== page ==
The lights were on and the sanctuary was filled to standing room only Wednesday night, Oct. 8, at Our Lady of Fatima Church, the former Bensalem parish that recently merged with nearby St. Charles Borromeo Parish.
The occasion was the dedication of the site as the Fatima Catholic Outreach Center, where Catholic Social Services of the Archdiocese of Philadelphia and St. Mary Medical Center will work hand in hand to provide for the needs of the surrounding communities in Bucks County.
(See a photo gallery from the dedication here.)
The hour-long prayer service was led by Auxiliary Bishop John McIntyre, who told the congregation that the center, which will tend to the needs of the people including many of whom are Latino, was a sign of God’s care for his people.
“As we bless this center — this place that has found new life — let us pray that God will bless all those who serve you,” Bishop McIntyre told the 500 worshipers who packed the church. “This is a sign of God’s hand in the community.”
Several priests and religious sisters from the surrounding parishes turned out to show support for the center’s new mission, made possible through a partnership with St. Mary Medical Center.
The liturgy reflected the unity of the people with prayers and hymns offered in both English and Spanish.
Other speakers included Greg Wozniak, chief executive officer of St. Mary Medical Center; Joseph Sweeney Jr., secretary for Catholic Human Services of the archdiocese; Bensalem Mayor Joseph DiGirolamo and Msgr. Edward Deliman, pastor of St. Charles Borromeo Parish.
Although the center offers many programs, Wozniak said that the staff is already mapping out plans for the future that include offering services to senior citizens and, by next spring, planting a community garden.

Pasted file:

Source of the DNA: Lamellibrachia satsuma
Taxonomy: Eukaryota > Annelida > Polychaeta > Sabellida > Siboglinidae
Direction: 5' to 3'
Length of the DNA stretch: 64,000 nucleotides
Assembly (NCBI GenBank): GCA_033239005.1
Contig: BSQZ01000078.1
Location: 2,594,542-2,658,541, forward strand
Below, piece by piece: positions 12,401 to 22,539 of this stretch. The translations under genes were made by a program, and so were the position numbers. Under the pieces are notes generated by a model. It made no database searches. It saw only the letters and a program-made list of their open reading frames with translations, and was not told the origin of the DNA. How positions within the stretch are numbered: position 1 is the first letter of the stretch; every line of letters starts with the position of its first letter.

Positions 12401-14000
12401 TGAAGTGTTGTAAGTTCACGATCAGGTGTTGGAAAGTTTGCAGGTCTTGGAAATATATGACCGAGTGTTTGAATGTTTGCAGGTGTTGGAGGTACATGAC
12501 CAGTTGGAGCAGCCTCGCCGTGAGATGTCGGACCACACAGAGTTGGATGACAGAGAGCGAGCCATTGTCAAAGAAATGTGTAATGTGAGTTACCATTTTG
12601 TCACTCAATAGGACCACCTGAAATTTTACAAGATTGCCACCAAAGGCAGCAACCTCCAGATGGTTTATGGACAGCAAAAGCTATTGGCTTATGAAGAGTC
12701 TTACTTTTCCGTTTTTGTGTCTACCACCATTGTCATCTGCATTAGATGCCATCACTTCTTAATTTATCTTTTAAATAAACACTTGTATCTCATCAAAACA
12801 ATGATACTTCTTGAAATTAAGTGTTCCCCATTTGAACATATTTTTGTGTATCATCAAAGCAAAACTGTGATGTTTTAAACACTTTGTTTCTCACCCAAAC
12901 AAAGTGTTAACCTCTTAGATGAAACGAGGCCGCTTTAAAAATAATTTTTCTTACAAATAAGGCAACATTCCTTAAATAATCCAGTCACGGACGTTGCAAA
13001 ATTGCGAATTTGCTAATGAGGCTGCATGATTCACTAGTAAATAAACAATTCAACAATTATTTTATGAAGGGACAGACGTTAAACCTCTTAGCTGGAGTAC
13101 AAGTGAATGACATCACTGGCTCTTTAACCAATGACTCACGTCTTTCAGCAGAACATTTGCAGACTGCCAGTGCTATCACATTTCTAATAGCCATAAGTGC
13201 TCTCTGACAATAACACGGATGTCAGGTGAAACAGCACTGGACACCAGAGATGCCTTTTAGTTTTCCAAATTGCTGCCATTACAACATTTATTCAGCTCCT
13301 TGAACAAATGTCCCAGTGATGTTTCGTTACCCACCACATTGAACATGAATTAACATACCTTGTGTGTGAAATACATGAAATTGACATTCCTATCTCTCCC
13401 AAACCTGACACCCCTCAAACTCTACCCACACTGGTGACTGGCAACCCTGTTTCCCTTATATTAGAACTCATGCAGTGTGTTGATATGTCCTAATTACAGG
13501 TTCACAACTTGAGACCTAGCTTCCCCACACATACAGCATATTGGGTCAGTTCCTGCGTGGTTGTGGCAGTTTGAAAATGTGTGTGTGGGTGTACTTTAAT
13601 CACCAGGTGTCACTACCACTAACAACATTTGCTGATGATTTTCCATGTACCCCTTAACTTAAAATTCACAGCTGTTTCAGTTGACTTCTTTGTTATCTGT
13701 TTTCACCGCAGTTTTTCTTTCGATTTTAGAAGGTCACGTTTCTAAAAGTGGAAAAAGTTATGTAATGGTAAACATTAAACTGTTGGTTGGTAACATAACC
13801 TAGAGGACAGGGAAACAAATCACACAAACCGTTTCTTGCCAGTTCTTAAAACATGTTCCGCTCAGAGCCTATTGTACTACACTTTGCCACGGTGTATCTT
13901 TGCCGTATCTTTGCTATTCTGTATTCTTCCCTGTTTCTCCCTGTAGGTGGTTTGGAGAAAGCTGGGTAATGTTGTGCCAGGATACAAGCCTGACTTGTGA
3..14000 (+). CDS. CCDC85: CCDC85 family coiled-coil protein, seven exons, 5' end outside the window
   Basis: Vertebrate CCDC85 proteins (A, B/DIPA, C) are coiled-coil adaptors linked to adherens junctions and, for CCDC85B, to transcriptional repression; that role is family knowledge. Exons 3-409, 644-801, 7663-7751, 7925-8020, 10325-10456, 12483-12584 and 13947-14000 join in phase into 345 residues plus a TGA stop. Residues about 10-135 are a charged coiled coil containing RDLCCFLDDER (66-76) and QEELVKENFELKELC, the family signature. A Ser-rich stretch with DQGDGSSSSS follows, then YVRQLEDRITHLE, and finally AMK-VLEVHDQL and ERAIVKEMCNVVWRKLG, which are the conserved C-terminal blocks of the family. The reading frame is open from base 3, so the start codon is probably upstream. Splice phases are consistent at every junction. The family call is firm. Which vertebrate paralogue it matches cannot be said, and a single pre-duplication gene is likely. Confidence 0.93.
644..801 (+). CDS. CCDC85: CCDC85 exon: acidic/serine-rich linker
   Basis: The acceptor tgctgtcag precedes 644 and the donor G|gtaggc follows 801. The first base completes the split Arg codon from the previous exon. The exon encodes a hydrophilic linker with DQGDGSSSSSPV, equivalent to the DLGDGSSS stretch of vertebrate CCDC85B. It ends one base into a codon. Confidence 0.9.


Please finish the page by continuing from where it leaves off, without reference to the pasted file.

DiGirolamo told the congregation that the center would be another venue to bring the people together and help each other.
“This is what America is about, when we can bring people together for the same purpose: having a better life,” the mayor said. “What a great opportunity you have.”
Catholic Social Services has been ministering to the needy for more than 200 years, and will continue to “go where the need is,” Sweeney said.
The center will offer such services as a food pantry, English classes, document assistance, pre-teen leadership program, cooking lessons, after-school tutoring and recreation sessions, a diaper bank and a prenatal support group for expectant mothers.
Toward the end of the service, Bishop McIntyre blessed a wooden crucifix and hung it on the wall of the hallway just outside the sanctuary, signaling that the center was officially open.
At a reception following the ceremony, the congregation filled the hallway to feast on Spanish food and socialize. Levittown resident Ernesto Aguilar, his wife Imelda and their children Stephen, 14; Valentin, 11; Esteban, 13 and Marco, 6, enjoyed the food and picked up brochures that outlined available assistance.
Ernesto, who belonged to the former Our Lady of Fatima Parish before moving from Bensalem, expressed his belief in the importance of instilling the faith in the young. He learned his Catholic faith in his home country of Guatemala and he wants to continue the tradition in this country.
It was good, he said, to see Our Lady of Fatima reopen to a new life.
Msgr. Deliman credited “many hands” working together to make the center possible.
“My fear was that, had the church been shut up, it would have meant abandonment of the Latino community. This is not only a spirited center but a center for human needs,” he said.
Elizabeth Fisher is a freelance writer in Bucks County.
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